We had heard many good things about Hoi An (it is a highlight in the Lonely Planet) and were not disappointed. The small city looks like a fairy tale at night with lights and lanterns everywhere. The centre of the city is closed down for traffic (except at rush hour) and it makes for a very relaxed way to discover the city. Not having to watch the children on the road is bliss. No beeping mopeds, just cyclists and pedestrians.
In the old town there are several historic buildings and museums to visit. You pay an entry ticket which has five stubs on it and you can choose which museums or buildings you wish to visit, each costing one stub. We didn’t end up using them all but visited an old merchant house, the main museum and the Japanese bridge. We also had the obligatory cyclo ride and a leisurely boat ride on the river.
Reluctantly we moved on after spending five days in Hoi An. We transferred to Danang, spent one night there and then took the train to Hue. The train ride was amazing with absolutely wonderful scenery.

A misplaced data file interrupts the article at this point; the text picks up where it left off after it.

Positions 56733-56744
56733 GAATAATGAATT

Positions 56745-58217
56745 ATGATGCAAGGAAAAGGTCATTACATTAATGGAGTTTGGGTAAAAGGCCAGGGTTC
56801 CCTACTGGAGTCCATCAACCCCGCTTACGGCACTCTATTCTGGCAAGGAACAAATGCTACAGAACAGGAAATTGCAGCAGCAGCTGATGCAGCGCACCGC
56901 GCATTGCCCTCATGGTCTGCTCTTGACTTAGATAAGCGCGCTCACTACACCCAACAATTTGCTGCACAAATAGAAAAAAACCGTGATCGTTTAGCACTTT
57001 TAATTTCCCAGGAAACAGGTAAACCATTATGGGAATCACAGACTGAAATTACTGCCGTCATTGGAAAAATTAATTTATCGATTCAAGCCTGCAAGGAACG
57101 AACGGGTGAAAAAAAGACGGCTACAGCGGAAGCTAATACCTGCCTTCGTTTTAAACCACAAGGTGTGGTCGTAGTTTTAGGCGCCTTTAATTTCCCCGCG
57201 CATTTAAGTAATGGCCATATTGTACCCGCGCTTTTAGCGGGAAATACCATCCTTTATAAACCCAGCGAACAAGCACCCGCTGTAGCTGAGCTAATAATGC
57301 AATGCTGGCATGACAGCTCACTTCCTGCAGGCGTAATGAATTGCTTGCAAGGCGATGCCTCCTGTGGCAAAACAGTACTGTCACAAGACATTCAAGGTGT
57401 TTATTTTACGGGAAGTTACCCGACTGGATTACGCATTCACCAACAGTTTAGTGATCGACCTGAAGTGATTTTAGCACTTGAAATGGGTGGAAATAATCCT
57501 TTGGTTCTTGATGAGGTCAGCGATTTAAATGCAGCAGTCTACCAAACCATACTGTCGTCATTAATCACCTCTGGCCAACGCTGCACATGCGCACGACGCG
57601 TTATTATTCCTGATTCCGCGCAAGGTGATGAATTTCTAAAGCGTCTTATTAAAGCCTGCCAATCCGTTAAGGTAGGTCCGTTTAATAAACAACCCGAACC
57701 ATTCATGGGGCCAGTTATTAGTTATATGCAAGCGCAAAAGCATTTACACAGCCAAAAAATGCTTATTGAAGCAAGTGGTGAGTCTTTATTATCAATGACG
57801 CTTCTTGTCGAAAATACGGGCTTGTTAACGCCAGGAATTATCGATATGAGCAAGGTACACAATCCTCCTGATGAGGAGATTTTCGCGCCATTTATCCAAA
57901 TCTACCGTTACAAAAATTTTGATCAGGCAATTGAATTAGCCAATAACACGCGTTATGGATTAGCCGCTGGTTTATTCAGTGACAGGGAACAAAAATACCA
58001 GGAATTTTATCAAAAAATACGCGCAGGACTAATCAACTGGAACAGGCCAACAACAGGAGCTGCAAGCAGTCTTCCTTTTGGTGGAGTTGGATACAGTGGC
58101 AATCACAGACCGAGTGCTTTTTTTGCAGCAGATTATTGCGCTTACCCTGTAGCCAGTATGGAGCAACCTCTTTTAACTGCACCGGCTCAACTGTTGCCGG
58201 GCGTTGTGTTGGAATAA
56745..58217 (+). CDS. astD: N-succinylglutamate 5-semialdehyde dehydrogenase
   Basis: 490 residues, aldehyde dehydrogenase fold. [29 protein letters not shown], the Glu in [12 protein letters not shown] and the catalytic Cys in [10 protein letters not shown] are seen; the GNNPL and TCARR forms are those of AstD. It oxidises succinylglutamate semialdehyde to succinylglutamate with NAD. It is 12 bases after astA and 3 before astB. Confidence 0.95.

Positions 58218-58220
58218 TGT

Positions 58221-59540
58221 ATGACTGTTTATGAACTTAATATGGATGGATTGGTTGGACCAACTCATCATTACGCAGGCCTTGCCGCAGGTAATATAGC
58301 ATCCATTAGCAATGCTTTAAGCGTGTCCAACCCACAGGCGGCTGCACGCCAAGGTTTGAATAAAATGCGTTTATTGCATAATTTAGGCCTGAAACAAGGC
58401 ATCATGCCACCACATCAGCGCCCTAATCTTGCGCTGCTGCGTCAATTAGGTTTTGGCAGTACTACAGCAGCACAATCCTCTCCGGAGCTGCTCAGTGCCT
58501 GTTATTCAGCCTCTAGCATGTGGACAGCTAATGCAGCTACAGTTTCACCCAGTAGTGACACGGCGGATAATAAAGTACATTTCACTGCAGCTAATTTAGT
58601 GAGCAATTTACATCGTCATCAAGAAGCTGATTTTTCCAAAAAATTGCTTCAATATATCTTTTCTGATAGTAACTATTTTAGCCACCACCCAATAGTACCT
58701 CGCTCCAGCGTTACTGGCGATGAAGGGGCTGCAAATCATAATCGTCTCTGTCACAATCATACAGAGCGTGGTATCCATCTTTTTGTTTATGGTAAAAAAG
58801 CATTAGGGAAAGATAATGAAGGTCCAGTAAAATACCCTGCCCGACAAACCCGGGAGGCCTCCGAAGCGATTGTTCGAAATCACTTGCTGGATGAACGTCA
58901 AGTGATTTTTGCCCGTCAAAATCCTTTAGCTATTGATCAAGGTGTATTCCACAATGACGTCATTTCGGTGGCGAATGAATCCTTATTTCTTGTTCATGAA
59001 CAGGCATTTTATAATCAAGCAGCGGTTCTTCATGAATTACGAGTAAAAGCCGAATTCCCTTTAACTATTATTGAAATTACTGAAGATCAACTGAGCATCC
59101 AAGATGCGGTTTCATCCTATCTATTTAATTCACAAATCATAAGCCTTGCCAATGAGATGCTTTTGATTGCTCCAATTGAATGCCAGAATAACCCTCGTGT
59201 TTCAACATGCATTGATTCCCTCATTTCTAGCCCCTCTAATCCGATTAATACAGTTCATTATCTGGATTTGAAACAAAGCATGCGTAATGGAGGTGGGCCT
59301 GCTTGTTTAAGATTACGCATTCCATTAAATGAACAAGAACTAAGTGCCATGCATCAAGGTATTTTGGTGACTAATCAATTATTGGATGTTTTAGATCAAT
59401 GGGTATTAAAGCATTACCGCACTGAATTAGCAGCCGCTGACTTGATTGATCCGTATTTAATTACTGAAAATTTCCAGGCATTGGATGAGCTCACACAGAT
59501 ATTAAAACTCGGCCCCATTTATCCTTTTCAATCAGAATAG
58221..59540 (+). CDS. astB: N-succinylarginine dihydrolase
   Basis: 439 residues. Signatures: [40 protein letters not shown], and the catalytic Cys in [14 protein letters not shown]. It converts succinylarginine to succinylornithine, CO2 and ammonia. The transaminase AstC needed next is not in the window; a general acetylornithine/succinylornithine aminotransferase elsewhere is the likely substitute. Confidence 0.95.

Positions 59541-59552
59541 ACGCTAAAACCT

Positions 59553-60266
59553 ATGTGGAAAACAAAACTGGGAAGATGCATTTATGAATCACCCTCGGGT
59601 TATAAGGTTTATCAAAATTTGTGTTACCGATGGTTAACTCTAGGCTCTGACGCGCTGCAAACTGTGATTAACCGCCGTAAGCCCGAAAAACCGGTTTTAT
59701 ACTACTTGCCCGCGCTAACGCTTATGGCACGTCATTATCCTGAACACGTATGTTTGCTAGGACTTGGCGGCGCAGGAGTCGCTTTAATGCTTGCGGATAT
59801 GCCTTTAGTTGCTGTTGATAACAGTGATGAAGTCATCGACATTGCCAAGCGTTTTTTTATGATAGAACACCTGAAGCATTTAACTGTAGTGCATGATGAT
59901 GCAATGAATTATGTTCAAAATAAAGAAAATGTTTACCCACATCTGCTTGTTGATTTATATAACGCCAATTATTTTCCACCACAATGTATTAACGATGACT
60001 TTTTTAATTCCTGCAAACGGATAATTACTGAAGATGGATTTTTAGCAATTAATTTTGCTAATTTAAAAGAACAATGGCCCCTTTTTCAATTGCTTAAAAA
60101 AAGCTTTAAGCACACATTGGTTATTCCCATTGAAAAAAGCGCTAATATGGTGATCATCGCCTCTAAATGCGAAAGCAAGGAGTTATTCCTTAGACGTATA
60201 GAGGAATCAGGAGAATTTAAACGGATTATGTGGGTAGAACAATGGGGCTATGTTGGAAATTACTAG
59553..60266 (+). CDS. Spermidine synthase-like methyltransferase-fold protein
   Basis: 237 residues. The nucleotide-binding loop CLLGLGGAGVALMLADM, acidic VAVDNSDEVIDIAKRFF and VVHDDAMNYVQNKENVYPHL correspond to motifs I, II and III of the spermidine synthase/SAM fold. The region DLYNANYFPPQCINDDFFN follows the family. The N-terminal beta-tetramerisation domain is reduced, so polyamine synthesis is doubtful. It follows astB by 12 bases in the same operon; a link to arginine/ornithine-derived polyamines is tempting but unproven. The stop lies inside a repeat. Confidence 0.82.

Arriving in Hue though, we almost wish we hadn’t left Hanoi as all of a sudden the weather was much colder. We did a city tour and visited the Forbidden City, a craft village, several tombs and came back on a dragon boat.
Next stop was Hanoi. We didn’t expect it but it was very cold. And wet. It felt like home. Hanoi is a very buzzing city though with great old town buzzing with street life, a fancy French Quarter and a lake in between the two. We enjoyed just strolling around and watching life happen.
We managed to squeeze in a trip to Halong Bay, a beautiful area of the country and a UNESCO heritage site. The bay is made up out of thousands of limestone islands. It is a stunning site, even though it was misty and we didn’t see it in the best light.